The kids are alright—Students of all ages gather at the Legislature to protest against climate change
By Jake Pesaruk
High school students have made much progress since the era of skipping class to smoke a quick bowl or do scandalous things with a sweetheart in a Honda Tercel between lunch and third period. Instead, today’s youth are skipping class to march on Alberta’s Legislature in solidarity with a worldwide climate protest.
Yet, this isn’t just some fortuitous gathering of adolescents, in fact, with the rapidness that these students organized themselves—they should be the ones considering government work.
The event was created with the influence of several local environmental organizations, including the Edmonton branch of Extinction Rebellion and Climate Justice Edmonton.
However, it’s the students themselves that did the majority of the legwork in organizing the event, unifying several schools across the city with one common goal —to demand federal and provincial mandates that adhere to a ‘Green New Deal,’ as well as hold government bodies accountable for mismanagement of Indigenous rights, emissions, and environmental impact.
“I’m astonished at how intelligent and thoughtful these students are; they show immense maturity when it comes to the threat of climate change,” says Michael James, a representative for Extinction Rebellion.
James was in correspondence with student representatives over the three-week period building up to the event. Rather than play protest chaperone, he instead let the student body manifest their own outlines for what areas they wanted covered in the protest. Resulting in droves of students showing up signs in hand, and chanting in unison. Even with all the vigor of the event, there of course was the concern of just how many people would listen to a legion of teens.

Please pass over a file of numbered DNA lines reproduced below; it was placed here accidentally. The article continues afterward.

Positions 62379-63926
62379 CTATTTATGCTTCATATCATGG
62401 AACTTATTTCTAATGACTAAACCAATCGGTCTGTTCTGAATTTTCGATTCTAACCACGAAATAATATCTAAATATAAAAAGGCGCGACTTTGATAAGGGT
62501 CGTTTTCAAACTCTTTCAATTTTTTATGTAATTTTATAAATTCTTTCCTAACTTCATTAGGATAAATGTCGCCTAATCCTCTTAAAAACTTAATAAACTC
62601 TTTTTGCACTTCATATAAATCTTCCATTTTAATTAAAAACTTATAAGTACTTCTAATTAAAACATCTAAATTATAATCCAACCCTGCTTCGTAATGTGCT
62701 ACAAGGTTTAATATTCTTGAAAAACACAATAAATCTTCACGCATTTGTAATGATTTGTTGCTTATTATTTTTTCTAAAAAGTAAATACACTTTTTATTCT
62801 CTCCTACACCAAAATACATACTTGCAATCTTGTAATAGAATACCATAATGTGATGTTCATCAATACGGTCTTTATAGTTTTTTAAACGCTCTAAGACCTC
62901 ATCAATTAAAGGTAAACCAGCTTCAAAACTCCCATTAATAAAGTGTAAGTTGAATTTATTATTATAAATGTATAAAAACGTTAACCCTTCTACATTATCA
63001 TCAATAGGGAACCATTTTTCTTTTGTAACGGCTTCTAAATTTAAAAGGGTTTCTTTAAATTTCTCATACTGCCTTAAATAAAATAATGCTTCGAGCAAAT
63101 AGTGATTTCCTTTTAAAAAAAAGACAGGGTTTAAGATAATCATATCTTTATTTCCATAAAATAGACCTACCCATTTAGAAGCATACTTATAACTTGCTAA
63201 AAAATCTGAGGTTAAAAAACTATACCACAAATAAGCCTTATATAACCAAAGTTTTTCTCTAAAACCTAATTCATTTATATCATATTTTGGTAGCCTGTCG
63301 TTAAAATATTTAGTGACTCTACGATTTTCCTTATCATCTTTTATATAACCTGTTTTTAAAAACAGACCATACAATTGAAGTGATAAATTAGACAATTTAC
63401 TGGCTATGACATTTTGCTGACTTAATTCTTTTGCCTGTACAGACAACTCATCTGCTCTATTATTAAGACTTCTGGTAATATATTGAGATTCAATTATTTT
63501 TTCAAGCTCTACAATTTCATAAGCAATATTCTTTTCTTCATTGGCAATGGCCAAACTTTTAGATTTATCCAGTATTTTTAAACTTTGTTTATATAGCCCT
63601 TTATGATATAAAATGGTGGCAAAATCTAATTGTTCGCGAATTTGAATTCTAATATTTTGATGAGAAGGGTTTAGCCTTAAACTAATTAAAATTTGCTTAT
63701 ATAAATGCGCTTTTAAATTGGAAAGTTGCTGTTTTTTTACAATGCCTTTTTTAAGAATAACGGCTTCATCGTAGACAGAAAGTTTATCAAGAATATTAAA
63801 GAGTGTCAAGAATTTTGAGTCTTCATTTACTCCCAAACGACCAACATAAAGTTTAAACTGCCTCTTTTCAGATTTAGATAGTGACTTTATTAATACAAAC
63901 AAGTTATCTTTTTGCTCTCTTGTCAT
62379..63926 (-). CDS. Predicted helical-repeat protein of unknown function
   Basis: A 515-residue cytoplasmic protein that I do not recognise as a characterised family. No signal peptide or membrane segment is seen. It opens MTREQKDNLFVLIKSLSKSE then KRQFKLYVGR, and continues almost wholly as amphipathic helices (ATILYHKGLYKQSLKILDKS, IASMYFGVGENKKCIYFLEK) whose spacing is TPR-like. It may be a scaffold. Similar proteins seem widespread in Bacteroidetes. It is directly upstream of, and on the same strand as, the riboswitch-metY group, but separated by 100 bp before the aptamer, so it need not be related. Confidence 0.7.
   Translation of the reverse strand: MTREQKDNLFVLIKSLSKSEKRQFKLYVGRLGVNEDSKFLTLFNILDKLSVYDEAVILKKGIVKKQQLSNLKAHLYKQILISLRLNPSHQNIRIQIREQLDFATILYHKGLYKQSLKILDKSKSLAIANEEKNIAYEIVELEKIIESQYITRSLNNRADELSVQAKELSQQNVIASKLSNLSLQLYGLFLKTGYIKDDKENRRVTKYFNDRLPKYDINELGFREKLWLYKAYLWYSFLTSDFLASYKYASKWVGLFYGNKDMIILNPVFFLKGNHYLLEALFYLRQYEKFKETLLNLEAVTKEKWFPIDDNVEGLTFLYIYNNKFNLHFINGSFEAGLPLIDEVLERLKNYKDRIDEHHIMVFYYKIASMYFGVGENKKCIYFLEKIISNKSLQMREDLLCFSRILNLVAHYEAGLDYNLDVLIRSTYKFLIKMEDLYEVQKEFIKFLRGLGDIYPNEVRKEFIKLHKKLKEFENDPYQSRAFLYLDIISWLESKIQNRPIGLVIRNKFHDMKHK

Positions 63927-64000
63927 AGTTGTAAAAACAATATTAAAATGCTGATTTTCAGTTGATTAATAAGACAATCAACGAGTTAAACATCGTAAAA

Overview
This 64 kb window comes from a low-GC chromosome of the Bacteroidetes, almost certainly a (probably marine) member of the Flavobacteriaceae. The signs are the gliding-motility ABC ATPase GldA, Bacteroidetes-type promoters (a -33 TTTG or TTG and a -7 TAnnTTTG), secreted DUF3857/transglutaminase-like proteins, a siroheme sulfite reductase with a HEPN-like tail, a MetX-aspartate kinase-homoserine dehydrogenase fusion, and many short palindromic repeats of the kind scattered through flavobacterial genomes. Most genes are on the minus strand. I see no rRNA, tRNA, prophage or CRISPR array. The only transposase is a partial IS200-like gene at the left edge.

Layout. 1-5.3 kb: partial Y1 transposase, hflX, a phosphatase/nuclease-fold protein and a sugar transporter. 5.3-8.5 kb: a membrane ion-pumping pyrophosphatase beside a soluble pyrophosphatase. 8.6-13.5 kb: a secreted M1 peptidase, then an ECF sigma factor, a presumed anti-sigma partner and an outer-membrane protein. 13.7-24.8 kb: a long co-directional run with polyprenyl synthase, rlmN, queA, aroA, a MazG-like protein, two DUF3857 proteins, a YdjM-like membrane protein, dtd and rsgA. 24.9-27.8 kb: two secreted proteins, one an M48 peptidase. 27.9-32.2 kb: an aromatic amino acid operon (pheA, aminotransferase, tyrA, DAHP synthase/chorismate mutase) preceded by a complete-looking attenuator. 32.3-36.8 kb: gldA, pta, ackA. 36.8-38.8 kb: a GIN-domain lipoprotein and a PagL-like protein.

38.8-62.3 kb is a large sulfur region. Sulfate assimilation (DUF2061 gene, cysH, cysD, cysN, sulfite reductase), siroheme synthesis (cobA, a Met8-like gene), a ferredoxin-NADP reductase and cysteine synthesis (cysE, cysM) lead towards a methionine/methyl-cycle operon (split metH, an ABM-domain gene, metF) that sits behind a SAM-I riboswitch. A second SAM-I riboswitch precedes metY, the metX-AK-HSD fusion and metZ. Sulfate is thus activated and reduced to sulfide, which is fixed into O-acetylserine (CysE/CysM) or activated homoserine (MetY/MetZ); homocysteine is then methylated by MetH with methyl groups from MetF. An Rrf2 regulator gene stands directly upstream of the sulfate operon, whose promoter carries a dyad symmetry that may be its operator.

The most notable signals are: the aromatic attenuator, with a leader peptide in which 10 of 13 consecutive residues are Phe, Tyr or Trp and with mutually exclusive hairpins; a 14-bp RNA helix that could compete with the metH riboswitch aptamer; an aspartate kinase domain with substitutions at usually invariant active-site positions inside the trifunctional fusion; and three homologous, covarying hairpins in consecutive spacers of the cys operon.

“A lot of people don’t like to listen to children because we’re, well, children. But at the end of the day it’s our future. We’re not just a bunch of rowdy teenagers; we have a point,” says Sarah Dornbush, a student who spoke at the event.
The event was bolstered with student speakers and representatives of numerous organizations taking to the stand—all backlit by the midday sun, and the thaw of spring. But even with spirits high, those who turned up knew that there was a hefty dose of misbehavior in the event’s foundation, as this was a student protest and students traditionally, should be in class.
“Numerous incentives were put in place on my end to ensure that there wouldn’t be any negative reproductions, making sure we wouldn’t go against student code of conduct,” says an organizer of the group who chose to go by Daryn.
“It is imperative that the public know that this isn’t a strike against schools or any educational institution, but it is a climate strike. It’s crucial for school faculty to understand that what this is a protest against is government inaction,” Daryn says.
This event surely represents a sign of things to come, as the student coalition already has plans for a secondary march in May. Yet, any type of student-lead protest comes with the inevitable concerns, such as leadership, longevity and sustainability.
But as a zealous Michael James said, as a chorus of chanting students erupted behind him: “Why would they need to go to school on a Friday like this, if they have no future?”
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